designer geek by day, just spent $3500 on daw- please help!

Discussion in 'Computing' started by LA_troubadour, Apr 12, 2005.

  1. I am on a 1.25ghz imac, presonus firepod, studio projects C1 mic,
    running cubase LE.
    I've finally accumilated the above over 7months of living on canned
    tuna, but everything I record seems to sound a bit better than the tascam 4-track I had when I was 16. I had the m-audio ozone, but returned it for the firepod. Although theres definately a difference, things still sound extremely home made-(although it is).
    Any advice will be greatly appreciated.

  2. PLEASE HELP!!!!

  3. Big_D

    Big_D Well-Known Member

    Aug 21, 2004
    Quakertown PA
    Hey LA, There are many things that make up a quality recording and your DAW is only a small part of that. Accoustics play a huge role in the sound you capture, small or untreated rooms can contribute to a "home made sound". Mics and pres are another big part of it. Monitors (you didn't mention them) reveal what your mics capture so without decent monitors you don't know what you're really recording. Lastly and maybe most important are your skills. A newb in a great room with great gear will probably still make recordings that sound "home made", but a good engineer can make good recordings on some pretty budget stuff.

    All that said I think you can make some very nice sounding recordings with what you have. First I would go to the accoustics forum and read, read , read. With a basic understanding of accoustics you can ask the appropriate questions and get help with treating your space. If you DIY your treatments it can be done for very little money (no canned tuna, well maybe a little). Next work on your skills. Read the forums, do a search for micing techniques, ask questions, train your ears and lastly don't expect to do it all overnight. Quality recordings come from years of practice and all of the above.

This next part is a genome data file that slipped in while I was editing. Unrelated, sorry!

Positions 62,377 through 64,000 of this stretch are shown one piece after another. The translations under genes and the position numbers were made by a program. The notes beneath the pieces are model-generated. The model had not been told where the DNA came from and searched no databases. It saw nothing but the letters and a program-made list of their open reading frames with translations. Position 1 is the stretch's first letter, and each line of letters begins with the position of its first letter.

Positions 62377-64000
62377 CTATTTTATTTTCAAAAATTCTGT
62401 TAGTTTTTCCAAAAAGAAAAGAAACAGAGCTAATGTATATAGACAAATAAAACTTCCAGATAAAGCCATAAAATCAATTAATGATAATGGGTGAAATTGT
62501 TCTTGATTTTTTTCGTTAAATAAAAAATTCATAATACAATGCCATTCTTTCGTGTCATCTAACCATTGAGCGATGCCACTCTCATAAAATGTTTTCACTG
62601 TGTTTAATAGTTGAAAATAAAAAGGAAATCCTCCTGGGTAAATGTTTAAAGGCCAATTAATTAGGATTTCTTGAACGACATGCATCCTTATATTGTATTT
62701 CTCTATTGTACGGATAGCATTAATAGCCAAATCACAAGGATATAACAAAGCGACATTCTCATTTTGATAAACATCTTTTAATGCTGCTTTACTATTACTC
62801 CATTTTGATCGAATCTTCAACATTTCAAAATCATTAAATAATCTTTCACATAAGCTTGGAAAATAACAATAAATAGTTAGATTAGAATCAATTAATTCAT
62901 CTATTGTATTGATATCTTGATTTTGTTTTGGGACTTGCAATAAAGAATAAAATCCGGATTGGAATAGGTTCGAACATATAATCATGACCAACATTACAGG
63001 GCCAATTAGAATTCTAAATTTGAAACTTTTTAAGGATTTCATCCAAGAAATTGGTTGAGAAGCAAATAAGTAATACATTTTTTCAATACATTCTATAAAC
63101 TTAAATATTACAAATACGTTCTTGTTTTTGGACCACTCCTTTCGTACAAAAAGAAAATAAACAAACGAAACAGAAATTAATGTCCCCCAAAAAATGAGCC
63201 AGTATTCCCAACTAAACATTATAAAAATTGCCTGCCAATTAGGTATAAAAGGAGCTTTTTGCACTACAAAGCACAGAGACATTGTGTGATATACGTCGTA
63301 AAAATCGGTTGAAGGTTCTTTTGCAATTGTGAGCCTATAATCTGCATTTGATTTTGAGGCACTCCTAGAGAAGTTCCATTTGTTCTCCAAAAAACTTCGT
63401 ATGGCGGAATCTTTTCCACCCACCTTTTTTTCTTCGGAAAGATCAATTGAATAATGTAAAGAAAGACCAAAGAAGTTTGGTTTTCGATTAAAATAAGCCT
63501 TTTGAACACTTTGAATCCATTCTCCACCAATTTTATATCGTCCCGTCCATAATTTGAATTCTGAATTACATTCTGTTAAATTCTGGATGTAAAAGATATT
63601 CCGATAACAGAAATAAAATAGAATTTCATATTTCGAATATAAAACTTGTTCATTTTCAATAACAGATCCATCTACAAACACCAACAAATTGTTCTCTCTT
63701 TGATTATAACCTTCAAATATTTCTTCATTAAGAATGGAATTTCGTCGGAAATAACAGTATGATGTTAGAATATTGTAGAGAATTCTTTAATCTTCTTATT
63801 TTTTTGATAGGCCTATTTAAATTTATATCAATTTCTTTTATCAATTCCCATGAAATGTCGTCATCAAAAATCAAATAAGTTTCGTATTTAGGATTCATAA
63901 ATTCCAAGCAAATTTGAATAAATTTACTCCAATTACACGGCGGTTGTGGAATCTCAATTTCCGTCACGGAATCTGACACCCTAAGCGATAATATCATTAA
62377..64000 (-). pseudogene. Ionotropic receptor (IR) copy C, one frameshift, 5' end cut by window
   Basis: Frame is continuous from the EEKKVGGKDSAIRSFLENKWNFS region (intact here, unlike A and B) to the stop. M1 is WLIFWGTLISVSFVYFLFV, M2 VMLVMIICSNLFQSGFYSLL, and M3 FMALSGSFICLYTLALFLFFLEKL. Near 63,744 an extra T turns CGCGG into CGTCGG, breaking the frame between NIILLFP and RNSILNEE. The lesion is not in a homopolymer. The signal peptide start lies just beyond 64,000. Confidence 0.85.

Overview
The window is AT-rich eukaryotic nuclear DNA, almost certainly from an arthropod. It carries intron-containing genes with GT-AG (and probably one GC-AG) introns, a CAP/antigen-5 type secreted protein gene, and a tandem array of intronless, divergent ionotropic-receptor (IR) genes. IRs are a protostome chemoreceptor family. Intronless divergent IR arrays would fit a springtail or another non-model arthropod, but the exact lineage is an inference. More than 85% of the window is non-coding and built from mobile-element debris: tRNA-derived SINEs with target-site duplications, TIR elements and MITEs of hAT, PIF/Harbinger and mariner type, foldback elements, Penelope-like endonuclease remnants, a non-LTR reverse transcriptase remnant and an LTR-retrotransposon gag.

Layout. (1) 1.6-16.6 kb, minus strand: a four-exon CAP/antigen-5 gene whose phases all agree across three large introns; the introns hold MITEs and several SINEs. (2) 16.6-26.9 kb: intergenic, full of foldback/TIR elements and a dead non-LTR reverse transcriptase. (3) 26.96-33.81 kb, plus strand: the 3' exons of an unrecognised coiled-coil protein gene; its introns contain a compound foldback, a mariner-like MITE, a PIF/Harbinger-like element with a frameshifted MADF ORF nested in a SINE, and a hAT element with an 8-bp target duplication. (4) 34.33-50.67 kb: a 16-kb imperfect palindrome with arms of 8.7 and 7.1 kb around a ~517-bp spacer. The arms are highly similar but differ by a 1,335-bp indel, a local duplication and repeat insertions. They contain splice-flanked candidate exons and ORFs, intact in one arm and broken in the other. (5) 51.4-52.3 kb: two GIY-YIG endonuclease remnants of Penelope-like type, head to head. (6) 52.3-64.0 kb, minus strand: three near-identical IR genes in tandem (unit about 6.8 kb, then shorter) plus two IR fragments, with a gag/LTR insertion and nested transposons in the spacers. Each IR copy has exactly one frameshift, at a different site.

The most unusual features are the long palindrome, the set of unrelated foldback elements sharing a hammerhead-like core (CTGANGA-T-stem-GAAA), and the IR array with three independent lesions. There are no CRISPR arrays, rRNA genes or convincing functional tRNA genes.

Good Luck!
  4. SPLstudio

    SPLstudio Guest

    Skills most of the time.

    Hi big-d.
    like 3 years ago a did record a demo for a rock band that had no amps at all either guitars or bass.

    drums were recorded in the middle of an industrial parc, lot of noise with cheap AT drums mics. guitars, bass and keys were direct.

    our first impressions were: it sounds bad.
    But as we did work on the mix we realize that the more time you work on mixing the better it sounds, i'm not saying recording techniques and good pres or mics or isolated rooms are 'nt worth at all. but your skills make it sound better.

    the only reason why our demo went bad it'is because the mastering guy did not do a good job it's horrible.


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